Pesach will be observed from the Evening of April 08, 2020 - Evening of April 16, 2020.
Redefining Redemption & the Meaning of Passover
Our familiarity with Passover makes this holiday so challenging to explore in depth, beyond matzah, maror and freedom. Pesach is more than just redemption and cleansing – it is the story of a nation’s birth, a strange but beautiful birthday. It highlights Israel bonding to God, a critical point in Jewish history. You may think you know the whole story, but trust us – there's a lot more to learn about Passover.
Passover commemorates God’s redemption of the Jewish people from Egyptian slavery, but it is also monumental for another significant reason – becoming God’s chosen people. Today we observe Passover for seven days starting with a spiritual and symbolic Seder dinner.
Before the Israelites became a nation, it was just a promise, made by God to His faithful servant Abraham. God told Abraham that his descendants would become a great nation in the land of Israel, but first, they would be enslaved and made to suffer in a foreign land. Sure enough, several generations later, the descendants of Abraham’s grandson, Jacob, were enslaved by Egypt, the greatest power of the Middle East at the time.
Pesach, or Passover, commemorates the beginning of the fulfillment of God’s promise. God freed the people and set them on the path that would lead them to Israel and to greatness. In the process, God brought the mighty Egypt to its knees with a series of powerful miracles, including the ten plagues and the splitting of the Red Sea. The last plague, the killing of the Egyptian firstborns, as the Israelite firstborns were passed over, is what we commemorate with the name of the holiday, Passover.
Each year, Jews celebrate this pivotal moment in their national history by retelling the Exodus story at a special ceremonial dinner called a Seder. Special symbolic foods, such as Matzah, Marror and salt water represent different aspects of the slavery and the redemption. Additionally, no leavened bread is eaten for all seven days of Pesach, to commemorate the unleavened bread the people ate in their hurry to leave Egypt.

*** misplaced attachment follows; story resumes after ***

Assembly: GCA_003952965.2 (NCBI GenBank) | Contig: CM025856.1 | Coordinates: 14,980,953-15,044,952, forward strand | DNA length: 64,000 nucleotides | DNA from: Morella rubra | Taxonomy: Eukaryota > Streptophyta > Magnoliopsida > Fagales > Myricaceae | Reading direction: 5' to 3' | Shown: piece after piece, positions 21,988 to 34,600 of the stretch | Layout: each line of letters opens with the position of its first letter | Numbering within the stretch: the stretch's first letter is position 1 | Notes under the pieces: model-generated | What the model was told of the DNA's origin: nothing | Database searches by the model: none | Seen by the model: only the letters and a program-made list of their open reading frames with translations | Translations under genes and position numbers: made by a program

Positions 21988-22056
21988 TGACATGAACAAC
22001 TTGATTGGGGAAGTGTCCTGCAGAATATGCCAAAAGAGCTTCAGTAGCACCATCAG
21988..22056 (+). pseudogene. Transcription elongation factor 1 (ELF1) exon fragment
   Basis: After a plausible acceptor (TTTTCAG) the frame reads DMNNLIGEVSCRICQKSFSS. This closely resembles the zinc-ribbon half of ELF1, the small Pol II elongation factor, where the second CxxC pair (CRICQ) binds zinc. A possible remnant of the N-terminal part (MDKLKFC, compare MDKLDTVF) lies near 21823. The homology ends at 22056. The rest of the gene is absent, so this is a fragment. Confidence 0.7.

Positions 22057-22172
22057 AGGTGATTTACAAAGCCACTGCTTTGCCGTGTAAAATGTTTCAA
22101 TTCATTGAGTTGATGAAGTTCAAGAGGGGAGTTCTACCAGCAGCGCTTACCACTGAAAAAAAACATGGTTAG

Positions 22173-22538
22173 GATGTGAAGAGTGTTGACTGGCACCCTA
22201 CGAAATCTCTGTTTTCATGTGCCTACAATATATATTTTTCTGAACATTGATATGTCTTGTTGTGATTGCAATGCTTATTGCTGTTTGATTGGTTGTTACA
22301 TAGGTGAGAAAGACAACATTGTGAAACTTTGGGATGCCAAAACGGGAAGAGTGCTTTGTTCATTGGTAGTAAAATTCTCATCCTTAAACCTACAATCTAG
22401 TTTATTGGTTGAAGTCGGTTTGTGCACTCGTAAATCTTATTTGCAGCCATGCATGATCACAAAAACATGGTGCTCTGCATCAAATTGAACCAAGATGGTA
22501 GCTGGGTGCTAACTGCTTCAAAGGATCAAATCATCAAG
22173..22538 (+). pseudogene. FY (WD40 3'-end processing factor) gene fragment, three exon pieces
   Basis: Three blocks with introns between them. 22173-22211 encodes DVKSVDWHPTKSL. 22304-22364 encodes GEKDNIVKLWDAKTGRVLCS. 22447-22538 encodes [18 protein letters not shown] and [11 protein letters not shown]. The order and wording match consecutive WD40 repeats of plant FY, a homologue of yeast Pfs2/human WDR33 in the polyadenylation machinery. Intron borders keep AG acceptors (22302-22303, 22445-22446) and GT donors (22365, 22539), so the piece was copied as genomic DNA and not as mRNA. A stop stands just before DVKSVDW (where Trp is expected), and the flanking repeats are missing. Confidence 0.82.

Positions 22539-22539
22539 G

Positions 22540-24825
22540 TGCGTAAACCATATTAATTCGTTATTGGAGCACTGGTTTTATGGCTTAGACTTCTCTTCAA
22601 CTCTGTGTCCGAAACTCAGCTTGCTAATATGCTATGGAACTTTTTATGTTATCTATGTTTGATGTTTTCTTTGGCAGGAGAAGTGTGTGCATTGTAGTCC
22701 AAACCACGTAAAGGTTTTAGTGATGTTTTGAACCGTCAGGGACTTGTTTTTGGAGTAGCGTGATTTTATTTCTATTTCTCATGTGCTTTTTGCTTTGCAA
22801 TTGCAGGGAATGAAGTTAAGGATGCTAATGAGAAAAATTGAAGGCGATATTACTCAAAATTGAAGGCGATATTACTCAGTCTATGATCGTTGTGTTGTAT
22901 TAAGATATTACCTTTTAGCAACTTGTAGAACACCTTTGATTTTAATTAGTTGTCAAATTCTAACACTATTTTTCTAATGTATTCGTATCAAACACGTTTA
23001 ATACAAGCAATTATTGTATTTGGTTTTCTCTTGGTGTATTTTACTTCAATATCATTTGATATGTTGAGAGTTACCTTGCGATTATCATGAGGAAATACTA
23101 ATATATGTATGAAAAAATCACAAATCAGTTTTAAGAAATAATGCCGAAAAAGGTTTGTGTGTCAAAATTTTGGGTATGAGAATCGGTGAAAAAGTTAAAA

Passover is undoubtedly one of the most important moments in our nation’s history. But it also begets many questions. For instance, why is the holiday named after a small detail in the story, when the Israelite firstborns were “passed over”, and not the other mind-blowing miracles? And, why did God even use ten plagues against the Egyptians? After all, couldn’t He have whisked the entire nation out on a magic carpet, and called it a day? And, perhaps most perplexing, why was the enslavement of the people a part of God’s promise of Abraham? Why was it necessary? Our videos and guides address these question to help you develop a deeper understanding of Passover.
Buy Rabbi Fohrman's Book About Passover
Consider this question: Doesn’t the name “Passover” seem a bit strange? It seems like a fairly minor detail in the story... that God "passed over" the houses of the Israelites during the Tenth Plague and didn't kill their firstborn. But the story of the Exodus from Egypt is much bigger than that one detail! Wouldn't it make more sense to call the holiday "Freedom Day" or "Independence Day" or "Liberation from Egypt Day"?
And while you're pondering that, here's another question: Why did the Exodus have to be so complicated? Couldn’t an All-Powerful deity have teleported the Israelites out of Egypt and spared everyone the messy hassle of the Ten Plagues? And a related question: Was it really fair that God hardened Pharaoh's hard, and then punished him for saying: "No!"?
In his full-length book, The Exodus You Almost Passed Over, Rabbi Fohrman answers these questions and more. He reveals a side of the Exodus story that illuminates not just our past, but our future, and tells not only of our freedom, but of our destiny. This book will uncover secrets that lay hidden in this ancient and sacred saga: the Exodus you thought you knew. Download the first chapter for free.